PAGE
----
Published: Tuesday 04 September 2018
Researchers at The University of Western Australia are recruiting twins for a study to determine whether genetics play a part in trusting someone based on first impressions.
Dr Clare Sutherland, a research fellow with UWA’s School of Psychological Science and ARC Centre of Excellence in Cognition and its Disorders, said people made up their mind about a person’s character from looking at their face and these impressions influenced crucial decisions in everyday life.
“What we’re hoping to find out is to what extent are these impressions driven by inherited genetic differences versus unique experiences in social interaction,” Dr Sutherland said.
“Even though our parents tell us not to judge a book by its cover, we know that people form impressions of a stranger’s character within seconds of seeing their face.
“These impressions have critical social consequences; for example, facial trustworthiness predicts criminal sentencing.”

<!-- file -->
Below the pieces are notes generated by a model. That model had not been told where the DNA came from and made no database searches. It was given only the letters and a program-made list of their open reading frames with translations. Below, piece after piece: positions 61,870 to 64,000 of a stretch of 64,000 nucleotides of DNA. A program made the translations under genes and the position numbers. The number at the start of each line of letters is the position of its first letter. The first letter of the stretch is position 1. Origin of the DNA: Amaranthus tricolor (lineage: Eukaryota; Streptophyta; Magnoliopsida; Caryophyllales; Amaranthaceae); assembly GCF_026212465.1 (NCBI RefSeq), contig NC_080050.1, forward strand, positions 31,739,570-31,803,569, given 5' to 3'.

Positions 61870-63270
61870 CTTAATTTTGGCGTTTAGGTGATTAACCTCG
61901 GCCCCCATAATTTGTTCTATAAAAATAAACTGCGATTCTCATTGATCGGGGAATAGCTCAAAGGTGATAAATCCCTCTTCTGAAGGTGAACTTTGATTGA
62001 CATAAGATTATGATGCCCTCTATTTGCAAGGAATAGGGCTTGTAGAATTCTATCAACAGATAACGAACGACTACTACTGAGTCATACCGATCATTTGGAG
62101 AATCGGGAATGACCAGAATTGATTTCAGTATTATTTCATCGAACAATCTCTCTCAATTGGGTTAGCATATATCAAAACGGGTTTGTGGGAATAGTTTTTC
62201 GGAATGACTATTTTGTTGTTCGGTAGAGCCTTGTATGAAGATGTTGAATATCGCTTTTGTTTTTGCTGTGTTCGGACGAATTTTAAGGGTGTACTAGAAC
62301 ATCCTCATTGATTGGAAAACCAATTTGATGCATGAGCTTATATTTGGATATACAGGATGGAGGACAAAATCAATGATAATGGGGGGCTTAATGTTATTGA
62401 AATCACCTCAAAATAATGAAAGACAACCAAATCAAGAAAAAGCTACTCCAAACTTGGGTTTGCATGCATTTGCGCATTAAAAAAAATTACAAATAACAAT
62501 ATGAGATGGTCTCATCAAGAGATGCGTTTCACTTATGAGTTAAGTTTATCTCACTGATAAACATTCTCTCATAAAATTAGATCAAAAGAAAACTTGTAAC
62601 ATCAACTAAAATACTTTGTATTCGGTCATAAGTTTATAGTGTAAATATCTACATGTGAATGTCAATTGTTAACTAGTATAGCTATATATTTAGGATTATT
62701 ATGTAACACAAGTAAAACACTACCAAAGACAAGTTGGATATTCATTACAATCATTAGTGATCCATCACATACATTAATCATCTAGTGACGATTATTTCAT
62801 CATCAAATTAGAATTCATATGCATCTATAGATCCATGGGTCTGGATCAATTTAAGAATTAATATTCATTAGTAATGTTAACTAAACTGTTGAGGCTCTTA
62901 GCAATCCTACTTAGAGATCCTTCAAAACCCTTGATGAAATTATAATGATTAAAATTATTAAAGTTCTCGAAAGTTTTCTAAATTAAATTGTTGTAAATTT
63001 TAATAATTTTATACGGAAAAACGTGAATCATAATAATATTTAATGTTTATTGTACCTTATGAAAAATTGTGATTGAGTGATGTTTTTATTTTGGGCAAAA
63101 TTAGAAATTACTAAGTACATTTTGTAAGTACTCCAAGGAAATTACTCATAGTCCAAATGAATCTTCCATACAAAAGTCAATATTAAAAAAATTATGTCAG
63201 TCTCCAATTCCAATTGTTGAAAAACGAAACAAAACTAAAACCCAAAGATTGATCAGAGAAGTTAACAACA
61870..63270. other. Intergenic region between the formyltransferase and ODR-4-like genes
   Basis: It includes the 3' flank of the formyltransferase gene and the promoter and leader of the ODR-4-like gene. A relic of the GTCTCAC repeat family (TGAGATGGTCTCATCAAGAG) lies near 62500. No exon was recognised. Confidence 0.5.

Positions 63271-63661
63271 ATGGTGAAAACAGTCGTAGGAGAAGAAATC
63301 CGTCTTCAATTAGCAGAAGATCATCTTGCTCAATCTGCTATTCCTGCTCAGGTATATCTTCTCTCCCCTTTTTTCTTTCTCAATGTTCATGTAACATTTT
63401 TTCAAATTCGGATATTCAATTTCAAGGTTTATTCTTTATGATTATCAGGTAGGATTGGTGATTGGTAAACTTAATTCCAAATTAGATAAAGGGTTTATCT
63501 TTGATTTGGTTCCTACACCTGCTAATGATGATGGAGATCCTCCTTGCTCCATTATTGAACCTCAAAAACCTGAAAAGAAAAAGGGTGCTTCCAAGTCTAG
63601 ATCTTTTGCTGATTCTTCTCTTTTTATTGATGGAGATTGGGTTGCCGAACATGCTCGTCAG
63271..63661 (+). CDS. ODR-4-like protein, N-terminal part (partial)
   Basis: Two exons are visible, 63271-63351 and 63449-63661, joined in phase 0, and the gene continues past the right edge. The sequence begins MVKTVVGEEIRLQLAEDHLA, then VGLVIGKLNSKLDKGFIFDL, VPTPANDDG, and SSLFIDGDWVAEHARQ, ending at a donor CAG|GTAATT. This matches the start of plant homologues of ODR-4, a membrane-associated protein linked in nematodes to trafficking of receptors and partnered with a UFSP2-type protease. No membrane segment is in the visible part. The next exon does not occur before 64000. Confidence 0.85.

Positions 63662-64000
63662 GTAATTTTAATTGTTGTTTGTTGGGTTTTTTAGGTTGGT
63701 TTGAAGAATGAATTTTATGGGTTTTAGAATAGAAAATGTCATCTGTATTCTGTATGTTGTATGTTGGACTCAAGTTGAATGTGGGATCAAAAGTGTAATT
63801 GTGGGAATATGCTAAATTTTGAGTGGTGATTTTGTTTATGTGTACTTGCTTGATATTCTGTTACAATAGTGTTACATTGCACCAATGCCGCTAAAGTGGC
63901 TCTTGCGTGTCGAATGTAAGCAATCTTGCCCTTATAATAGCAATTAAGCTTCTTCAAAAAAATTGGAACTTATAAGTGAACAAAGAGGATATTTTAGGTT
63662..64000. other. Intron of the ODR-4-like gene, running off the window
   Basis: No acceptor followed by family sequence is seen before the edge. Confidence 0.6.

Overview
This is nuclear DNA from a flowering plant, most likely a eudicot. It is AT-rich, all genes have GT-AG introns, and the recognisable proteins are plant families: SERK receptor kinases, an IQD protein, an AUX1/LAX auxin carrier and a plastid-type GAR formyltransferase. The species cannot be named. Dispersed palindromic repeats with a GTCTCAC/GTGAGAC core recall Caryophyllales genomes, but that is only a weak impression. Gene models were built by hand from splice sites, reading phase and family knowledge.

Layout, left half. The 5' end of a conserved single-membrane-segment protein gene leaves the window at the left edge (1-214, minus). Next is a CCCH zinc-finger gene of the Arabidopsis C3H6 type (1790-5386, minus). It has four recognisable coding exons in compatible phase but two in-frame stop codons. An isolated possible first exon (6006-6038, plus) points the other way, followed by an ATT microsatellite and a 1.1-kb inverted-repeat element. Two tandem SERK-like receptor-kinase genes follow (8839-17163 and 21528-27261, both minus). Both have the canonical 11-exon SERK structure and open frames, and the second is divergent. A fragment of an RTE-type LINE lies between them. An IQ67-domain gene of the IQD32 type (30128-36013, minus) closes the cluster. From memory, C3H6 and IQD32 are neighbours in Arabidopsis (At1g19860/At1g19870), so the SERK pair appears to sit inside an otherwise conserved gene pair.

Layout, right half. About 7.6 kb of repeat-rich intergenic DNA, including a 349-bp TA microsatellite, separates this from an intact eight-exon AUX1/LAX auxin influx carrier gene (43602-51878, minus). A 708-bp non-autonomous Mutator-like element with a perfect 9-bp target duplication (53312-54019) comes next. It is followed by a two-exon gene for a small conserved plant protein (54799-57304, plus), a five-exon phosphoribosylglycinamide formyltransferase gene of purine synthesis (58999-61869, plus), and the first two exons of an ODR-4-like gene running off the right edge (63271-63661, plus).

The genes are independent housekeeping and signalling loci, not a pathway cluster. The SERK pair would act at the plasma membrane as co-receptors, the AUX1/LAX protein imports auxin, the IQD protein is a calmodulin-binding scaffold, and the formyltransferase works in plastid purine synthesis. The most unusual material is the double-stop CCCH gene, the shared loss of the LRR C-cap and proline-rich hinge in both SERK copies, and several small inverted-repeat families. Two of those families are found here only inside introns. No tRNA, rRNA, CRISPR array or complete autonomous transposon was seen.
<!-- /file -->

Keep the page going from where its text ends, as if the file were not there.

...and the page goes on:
Dr Sutherland said the project aimed to discover the origins of individual differences in these critical impressions by using twins.
“The research will provide some new insight into the development of the social brain, as well as answering an age-old question: why do we trust others,” she said.
More than 800 individuals (320 twin pairs) have already taken part and the team hopes to recruit as many pairs of twins as possible. Twins can be identical or non-identical but must be the same sex and both twins must agree to take part.
The Australian Research Council-funded study is being run in conjunction with Twins Research Australia, Melbourne.
Participants will be asked to complete an online questionnaire that takes about half an hour, providing their first impressions of images of faces.
The questionnaire can be done at a time convenient to them, and they will receive personalised feedback about their levels of trust and how they form impressions compared to other participants in the study. Twins can sign up at http://bit.ly/2wHcrrC
This article has been re-published from the University of Western Australia; original article here